In der fremde schumann pdf

Opus 39, is regarded as one of the great song cycles of the 19th century. The evidence that “In in der fremde schumann pdf Fremde” is through-composed is found in both the melody and the harmony.

With each modulation, the melody changes. The modulations are not directly congruent with the stanza changes, which points to a through-composed piece. The text of this poem is simple in meaning. The speaker can be interpreted as either going to a forest or as already being in the forest, a place that is beautiful for its solitude. This poem is composed primarily of symbols that can be interpreted both literally and figuratively, the point this analysis will be pursuing.

The red flashes of lightning are clearly aligned to show that his home life is no longer something that he feels safe calling his own. Since the lightning is red, a phenomenon that occurs rarely, if ever, in nature, one can imagine that the storm is not a literal one but rather something that is only occurring in his mind. This in mind, the death of the narrator’s parents can serve as a metaphor. Instead of them actually being dead, the narrator is addressing them from a point of young narcissism. The narrator claims for the parents to not know their child anymore, but this is an interpretation of the parent’s view of the child and how it is different from the child’s self-perception. The forest serves as a place of peace for the narrator, giving them a refuge from a tumultuous home life.

In a more literal interpretation, the narrator seeks the solace of death, wishing to escape a life with nothing left to offer him. No longer are his “long dead” Mother and Father there for him, and nor is there anybody at home for him. His descriptions of home include images of “lightning” and “louds” that are “com”. The second stanza shifts from describing the narrator’s view of his home to his feelings about himself.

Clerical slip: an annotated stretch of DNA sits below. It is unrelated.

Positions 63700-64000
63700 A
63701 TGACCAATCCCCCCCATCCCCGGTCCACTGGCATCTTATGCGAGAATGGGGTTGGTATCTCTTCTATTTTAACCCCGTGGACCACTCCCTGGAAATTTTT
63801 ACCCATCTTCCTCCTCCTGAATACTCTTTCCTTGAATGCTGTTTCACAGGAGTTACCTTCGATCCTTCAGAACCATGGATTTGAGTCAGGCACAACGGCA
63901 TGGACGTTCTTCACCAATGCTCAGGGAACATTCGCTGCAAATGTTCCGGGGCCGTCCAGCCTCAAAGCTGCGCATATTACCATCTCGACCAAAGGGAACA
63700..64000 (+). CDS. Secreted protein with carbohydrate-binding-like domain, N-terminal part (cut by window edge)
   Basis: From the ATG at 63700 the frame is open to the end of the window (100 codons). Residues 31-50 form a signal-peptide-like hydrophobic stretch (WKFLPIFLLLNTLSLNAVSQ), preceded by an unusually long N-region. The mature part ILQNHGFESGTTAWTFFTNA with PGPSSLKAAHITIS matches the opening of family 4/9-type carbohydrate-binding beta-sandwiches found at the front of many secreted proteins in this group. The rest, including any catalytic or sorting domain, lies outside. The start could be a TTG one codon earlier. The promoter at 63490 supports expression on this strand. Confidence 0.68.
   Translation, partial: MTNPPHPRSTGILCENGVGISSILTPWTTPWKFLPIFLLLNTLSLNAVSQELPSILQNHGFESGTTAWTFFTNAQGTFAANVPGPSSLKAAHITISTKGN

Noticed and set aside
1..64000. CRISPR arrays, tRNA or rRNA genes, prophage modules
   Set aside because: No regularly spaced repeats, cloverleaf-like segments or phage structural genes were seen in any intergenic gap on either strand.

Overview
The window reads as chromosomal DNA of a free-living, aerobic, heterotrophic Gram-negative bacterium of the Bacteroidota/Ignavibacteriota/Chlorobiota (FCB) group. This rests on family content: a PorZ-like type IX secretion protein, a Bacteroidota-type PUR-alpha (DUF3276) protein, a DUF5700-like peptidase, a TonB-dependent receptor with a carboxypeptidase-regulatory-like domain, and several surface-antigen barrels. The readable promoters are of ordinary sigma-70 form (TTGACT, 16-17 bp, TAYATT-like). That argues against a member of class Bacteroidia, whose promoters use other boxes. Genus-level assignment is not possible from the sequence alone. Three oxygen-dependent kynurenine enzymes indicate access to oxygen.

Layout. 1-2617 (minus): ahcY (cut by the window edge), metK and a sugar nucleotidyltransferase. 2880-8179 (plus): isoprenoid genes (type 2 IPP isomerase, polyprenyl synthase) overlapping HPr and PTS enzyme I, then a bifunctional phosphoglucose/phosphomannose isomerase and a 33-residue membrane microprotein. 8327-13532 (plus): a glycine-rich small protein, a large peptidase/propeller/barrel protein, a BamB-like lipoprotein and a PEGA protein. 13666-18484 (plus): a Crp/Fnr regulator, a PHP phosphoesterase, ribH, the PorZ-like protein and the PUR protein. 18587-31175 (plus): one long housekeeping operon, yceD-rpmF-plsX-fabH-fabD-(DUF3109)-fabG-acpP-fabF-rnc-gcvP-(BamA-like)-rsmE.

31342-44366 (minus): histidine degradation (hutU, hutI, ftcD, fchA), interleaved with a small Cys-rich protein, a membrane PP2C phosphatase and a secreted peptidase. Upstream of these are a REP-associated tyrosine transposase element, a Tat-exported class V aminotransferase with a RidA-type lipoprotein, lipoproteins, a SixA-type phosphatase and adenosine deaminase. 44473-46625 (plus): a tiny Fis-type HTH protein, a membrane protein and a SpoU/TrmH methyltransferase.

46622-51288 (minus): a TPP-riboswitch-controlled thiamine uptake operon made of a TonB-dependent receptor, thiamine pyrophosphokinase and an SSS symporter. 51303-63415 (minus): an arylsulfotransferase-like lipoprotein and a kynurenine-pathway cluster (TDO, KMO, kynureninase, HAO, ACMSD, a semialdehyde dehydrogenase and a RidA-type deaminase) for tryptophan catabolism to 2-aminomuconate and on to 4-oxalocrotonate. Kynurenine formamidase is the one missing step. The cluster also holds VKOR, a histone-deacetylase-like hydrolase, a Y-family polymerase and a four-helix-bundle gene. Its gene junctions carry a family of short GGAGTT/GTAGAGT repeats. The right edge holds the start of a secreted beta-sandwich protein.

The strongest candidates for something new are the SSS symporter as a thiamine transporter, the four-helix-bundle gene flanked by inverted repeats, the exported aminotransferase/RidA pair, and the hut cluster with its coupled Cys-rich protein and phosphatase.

While in the first stanza the narrator depicts loneliness and the act of leaving behind any sense of home, the second stanza welcomes the “quiet time” with “rest” that he desires. The narrator expresses how he is resigned to his solitude and mortality. The loneliness of death is essentially an extension of the loneliness that the narrator already feels. The second stanza, while depicting the calm “rustle” of the forest, is more peaceful than the first, reflecting the relief that death would bring. These broken chords impart a feeling of perpetual motion, reflecting the stormy scene set up by the narrator. In the conjunct vocal line we feel the loneliness the narrator feels as he remembers his parents and reflects on his struggle. At the beginning of the second stanza, Schumann modulates to A major to reflect the narrators hopeful longing for the “quiet time to come.

The style of accompaniment in the A major section also changes, with a light and hopeful counter-melody in the right hand that stands in contrast to the metronomic urgency of the 16th notes. As the angst bleeds through from the pain of the realization that the narrator is alone, with no parents, the music lingers around the dominant in the uneasy A major. The applied chords in the beginning of this section help by tonicizing the dominant. B minor, giving a dark and unexpected ending that transitions back into the home key. 22 and 24, we as listeners feel the tension and unease that the narrator feels as he returns to his dark, lonely thoughts and continues towards death.

Since Schumann composed this piece during the Romantic Period, the dynamics are extreme. The only dynamic markings in the entire piece are in measures 1 and 5, indicating a piano or pianissimo dynamic. Schumann’s choice of such minimal dynamics reflect the narrator’s quiet resignation and longing for death. Later, specifically in the A major section, there are some crescendos and diminuendos marked in the piano part. The piece also has a relatively smooth texture, since the piano is playing legato arpeggios and the voice is singing a flowing, conjunct melody. Almost exclusively, these applied chords do not resolve to the expected chord. Instead, they resolve to different chords with the same harmonic functions.

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